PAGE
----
It was Vetri-Anay versus Satej-Vipin. Almost the entire junior batch encircled the badminton court, enjoying every moment of the nail-biting game. Akshita stood there, alongside Saachi, her best buddy.
“She’s looking at you again, Vetri!” exclaimed Anay.
“Baai aisa kuch nai ae” Vetri shrugged it off.
But she was looking at him, and it wasn’t the first time. He had been ignoring the possibility that it meant anything, but she had beautiful eyes. Almost magnetic. She looked happy that day, it was a rare sight. She was known for crying, and of course, singing.
Tujhse hi roothna re tujhe hi manaana, tera mera naata koi duja na jaana… Teeja tera rang tha main toh…
Her voice echoed in the hall. Once again, the entire hall was silent. So quiet, that he could hear his mind out loud. He decided, he would talk to her.
“Opportunity cost is the cost incurred for a missed opportunity”
The professor’s words kept falling on his ears as all Vetri could think about was meeting her. Right next to the college building was an old, single storied, deserted building. What was going on? Why was it disturbing him? Why was she everywhere? This wasn’t what he expected. He was there for a reason. To get a degree. To get a degree and get out of there for good. No complications. One goal, placement in Chennai.
“See you at 10:30, Mech workshop”
His eyes were red, he had had a drink. Just one, he told her. Akshita sat there, looking at him.
Vetri went on, “Study”, he said, “that’s what we’re here for”.
“It’s only been a month we’ve known each other!”
“How is it possible to have such strong feelings for someone? It’s too soon Akshita.”
“Why do you even like me?”
He kept throwing questions at her. She couldn’t say a word. He was right – she was there to study. It was too soon – he was right, again. She agreed to focus on the course. Vetri had been a great mentor. He had done the right thing.
It was mid-December. The lush green football ground had turned pale yellow. After a day full of activities, Vetri was back to his room. He was proud of himself. For the first time since he had met her, he had gone for a whole 7 days without talking to her. Without a second look at her or her friends. Without any eye contact.
“Memories rush to you when you least expect them”
He opened Facebook. Out of nowhere, he looked up Akshita’s profile. It had the video of her recent group dance from earlier that day. Involuntarily, he pressed ‘Play’. The 7 people around her did not matter to him, she did. He had gone for a whole week without talking to her – but he wanted to, every minute of the day. He had gone without a second look at her or her friends – but he had searched for her on the campus, every time he had set out for class. He had managed without an eye contact with her – but all he really wanted to do was look right into her eyes and…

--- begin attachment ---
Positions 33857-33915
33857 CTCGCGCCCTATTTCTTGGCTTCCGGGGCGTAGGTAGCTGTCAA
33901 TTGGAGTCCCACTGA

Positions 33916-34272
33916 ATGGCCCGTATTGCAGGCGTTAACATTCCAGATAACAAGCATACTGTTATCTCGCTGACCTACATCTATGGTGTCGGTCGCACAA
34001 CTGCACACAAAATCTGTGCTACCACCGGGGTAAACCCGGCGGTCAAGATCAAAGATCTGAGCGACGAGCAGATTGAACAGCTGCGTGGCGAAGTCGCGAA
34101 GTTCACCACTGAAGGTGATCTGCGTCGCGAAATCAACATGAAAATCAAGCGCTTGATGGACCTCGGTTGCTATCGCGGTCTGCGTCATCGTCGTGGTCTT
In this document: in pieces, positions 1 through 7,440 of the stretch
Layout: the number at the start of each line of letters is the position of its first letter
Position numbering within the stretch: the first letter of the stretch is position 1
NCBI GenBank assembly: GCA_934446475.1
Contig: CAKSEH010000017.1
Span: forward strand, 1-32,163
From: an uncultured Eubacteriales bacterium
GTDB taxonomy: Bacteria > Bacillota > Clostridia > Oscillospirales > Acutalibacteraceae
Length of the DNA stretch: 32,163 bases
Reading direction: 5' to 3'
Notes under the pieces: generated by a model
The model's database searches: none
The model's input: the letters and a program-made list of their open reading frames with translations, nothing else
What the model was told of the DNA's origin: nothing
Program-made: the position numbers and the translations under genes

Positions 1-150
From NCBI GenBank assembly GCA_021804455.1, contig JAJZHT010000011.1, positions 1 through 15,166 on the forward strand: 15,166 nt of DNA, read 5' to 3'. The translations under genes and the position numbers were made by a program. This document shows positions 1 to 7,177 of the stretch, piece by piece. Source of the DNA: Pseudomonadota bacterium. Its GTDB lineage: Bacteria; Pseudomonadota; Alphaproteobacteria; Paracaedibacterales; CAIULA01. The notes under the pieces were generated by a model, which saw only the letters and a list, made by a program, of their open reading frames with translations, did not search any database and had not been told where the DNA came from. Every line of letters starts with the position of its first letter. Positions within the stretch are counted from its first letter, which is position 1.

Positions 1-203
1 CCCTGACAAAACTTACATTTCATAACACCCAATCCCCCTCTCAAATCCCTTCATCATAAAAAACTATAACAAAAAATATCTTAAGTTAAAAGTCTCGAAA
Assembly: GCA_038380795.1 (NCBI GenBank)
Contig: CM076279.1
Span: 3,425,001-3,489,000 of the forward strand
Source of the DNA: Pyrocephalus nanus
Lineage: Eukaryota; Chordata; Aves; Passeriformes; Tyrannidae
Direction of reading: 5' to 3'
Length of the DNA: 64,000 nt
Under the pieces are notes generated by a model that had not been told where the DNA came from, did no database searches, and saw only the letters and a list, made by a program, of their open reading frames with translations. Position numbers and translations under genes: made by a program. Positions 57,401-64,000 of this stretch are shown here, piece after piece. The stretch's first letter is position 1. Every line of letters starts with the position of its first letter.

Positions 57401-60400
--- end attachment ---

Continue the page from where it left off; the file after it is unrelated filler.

“Anay, did you talk to Akshita regarding the quiz?” interrupted Sharma.
“Anay is downstairs, in the mess probably”
What was it about her? He had known her for less than six months. But she had been there. Hours of gossips at the Mech Workshop, making sense out of the case studies in the library, long walks in the small campus, always having known that their paths would be very different come the future, every event – big or small, flashed back. He remembered talking to her about marriage. He remembered the time when he had been so drunk that he couldn’t remember half the things he had said to her. That one time when he had fallen asleep with his head on her shoulder, in the middle of a conversation. He remembered her voice, her songs, and the song he had sung for her. That other time when they clicked their first photograph together, the time when they spoke on phone within a distance of 50 meters from one another, sometimes, often while walking in front of each other within the campus.
“Life minus me was perfect. And it will continue to be so”, she had once said.
He disagreed. He was sure this time. It wasn’t perfect. It was not even close.
He called her up, ran to the mess, waited for a good 2 minutes. Yes, they seemed like 2 hours. Akshita was there.
“I love you Akshita”
Akshita broke down into tears. They shared an embrace. It must have lasted for a lifetime.
His whole world had come crashing down. When he heard about Akshita’s past. She had been in love before. She had been through a break up so recently. She had loved someone else before him. She had met him in August. Been with him for two days before she got back to campus.
It was over.
He hated her. He called her fake. Called her everything he could think of. He had lost all faith in love. He had lost all faith in people. He was sure of only one thing. That he had respected her, loved her, appreciated her, but never had he doubted her. His belief had got him to his knees. “Why?” he thought for a million times. “2 months”, said Pratim, “2 months and you’ll be far away from here, from her”.
The rain reminded him of the football court, of those few days when he had been playing football on the college ground as Akshita had been watching on. Today, as he sat in the taxi, listening to his favorite song, Vetri thought to himself,
“Maybe there was more to the story”
Maybe we all have stories within our lives that could have ended differently. Maybe we all give up on life too soon, or sometimes, too late. Maybe it all comes down to whether we will try again, or let it all go.
Maybe it’s about courage. Maybe it’s about perseverance.
Maybe it’s all about believing in a person.
Maybe it’s about believing in the story.